Keep It Hid

By Dan Auerbach. Nonesuch.

| February 26, 2009
'Keep It Hid'
'Keep It Hid'
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Former Replacements frontman, vocalist and songwriter Paul Westerberg has recounted how he would constantly try to record songs on his own in hopes to record a solo record. Those hopes were usually dashed by curious band members asking Westerberg what he was up to. Eventually the song would become a Replacements song. But if you're Akron-based singer, songwriter and guitarist Dan Auerbach, leader of the blues rock-heavy Black Keys, it's not as difficult squirrel things away for a solo project, since he only has one other band member, drummer Patrick Carney, to slip away from.

On his first solo project, Keep It Hid, Auerbach seems liberated to create songs from a wide swath of influences -- including country, folk, psychedelia and pop -- that don't quite fit into the typical Black Keys sound. Recorded at his newly built studio, Akron Analog, Auerbach still provides the loose, rough, distorted edges to his songs, especially on bluesy swamp rockers such as "I Want Some More" or "The Prowl." But absent Carney's dynamic and in some ways overwhelming drum sound, the songs on Keep It Hid are given more room to breathe, without the density that Carney brings to the Black Keys material.

The record is book-ended by two acoustic numbers. The opening cut, "Trouble Weighs a Ton," is a country-influenced song that would be ideal for Anti label mate and country legend Merle Haggard to cover. Auerbach ends Keep It Hid with "Goin' Home," a lonesome folk piece with Dylan-esque influences that could easily fall into the "Freak Folk" catalog of, say, Devendra Banhart or Vetiver. These songs are indicative of the welcoming surprises that occur on this recording.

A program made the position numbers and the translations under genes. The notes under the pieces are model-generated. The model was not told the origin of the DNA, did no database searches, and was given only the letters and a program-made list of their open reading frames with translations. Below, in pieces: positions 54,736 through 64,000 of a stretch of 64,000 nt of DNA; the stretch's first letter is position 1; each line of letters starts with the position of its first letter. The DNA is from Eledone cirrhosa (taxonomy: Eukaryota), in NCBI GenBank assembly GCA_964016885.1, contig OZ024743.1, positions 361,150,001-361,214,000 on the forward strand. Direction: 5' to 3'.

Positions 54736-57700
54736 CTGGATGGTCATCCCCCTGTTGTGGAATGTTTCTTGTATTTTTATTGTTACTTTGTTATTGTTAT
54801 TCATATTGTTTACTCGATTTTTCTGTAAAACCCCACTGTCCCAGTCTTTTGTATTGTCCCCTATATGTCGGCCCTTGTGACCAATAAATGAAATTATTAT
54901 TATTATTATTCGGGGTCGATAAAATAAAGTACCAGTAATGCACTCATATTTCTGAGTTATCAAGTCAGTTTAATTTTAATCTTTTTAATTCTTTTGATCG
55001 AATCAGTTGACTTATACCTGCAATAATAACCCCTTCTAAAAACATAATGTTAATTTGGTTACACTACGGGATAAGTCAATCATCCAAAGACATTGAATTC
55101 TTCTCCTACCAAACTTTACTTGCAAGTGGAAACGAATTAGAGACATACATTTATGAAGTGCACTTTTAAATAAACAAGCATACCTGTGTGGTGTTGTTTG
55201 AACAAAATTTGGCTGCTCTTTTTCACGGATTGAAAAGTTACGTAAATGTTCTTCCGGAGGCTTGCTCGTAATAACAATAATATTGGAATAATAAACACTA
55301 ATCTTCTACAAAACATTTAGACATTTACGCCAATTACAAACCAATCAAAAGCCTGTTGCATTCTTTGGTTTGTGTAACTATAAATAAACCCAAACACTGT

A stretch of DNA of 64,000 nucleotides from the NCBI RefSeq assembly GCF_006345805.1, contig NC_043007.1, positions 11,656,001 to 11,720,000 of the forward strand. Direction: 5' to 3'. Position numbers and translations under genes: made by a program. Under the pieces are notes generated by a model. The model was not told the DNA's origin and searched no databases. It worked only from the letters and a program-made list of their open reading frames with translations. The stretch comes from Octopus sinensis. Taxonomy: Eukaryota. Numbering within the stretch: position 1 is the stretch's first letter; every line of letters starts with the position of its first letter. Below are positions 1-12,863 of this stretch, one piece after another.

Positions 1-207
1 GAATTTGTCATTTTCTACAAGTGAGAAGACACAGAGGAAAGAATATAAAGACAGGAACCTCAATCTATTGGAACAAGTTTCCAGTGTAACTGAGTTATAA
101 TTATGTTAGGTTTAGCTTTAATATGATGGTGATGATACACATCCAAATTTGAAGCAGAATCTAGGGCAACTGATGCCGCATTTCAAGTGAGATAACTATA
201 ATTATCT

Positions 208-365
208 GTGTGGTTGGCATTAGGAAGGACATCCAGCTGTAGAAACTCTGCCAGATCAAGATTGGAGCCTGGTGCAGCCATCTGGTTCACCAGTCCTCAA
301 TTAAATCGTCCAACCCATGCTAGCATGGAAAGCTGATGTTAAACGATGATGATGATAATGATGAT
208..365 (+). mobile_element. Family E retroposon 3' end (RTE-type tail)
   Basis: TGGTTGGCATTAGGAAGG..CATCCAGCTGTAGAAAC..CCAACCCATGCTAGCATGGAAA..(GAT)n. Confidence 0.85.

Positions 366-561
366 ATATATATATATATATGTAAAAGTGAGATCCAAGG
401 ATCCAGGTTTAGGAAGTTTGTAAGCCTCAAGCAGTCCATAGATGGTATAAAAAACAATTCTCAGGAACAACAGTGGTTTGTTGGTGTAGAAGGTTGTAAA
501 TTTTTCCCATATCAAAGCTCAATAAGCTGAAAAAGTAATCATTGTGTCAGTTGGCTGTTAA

"Because I Should" has a strangely Brill Building-like foundation. It's filled with intricate parts, both in the melody and chord structure, which tend more toward the aforementioned 1960s style of pop. Auerbach's execution disguises such pop influences with distorted, dirty fringes, which mark his distinction as a songwriter. "My Last Mistake" is the brightest song that Auerbach has ever offered, even down its Beatles-like minor chord ending. He's willing to parade all of his musical influences with such earnestness, one is inclined to even allow for the blatant Stooges' "1969" homage, "Street Walkin,' while bobbing the head, with a sly smile.

Also recorded and engineered by Auerbach, Keep It Hid displays his eclectic depth as a songwriter -- even after writing the bulk of five full-length records for the Black Keys. Joined by drummer Bob Cesare (who also assisted on the engineering), Jessica Lea Mayfield and Auerbach's uncle, James Quine (cousin to the late Lou Reed/Voidoid guitarist Robert Quine), Auerbach has released a personal recording that is impressive, engaging and surprising.

Mark Shikuma

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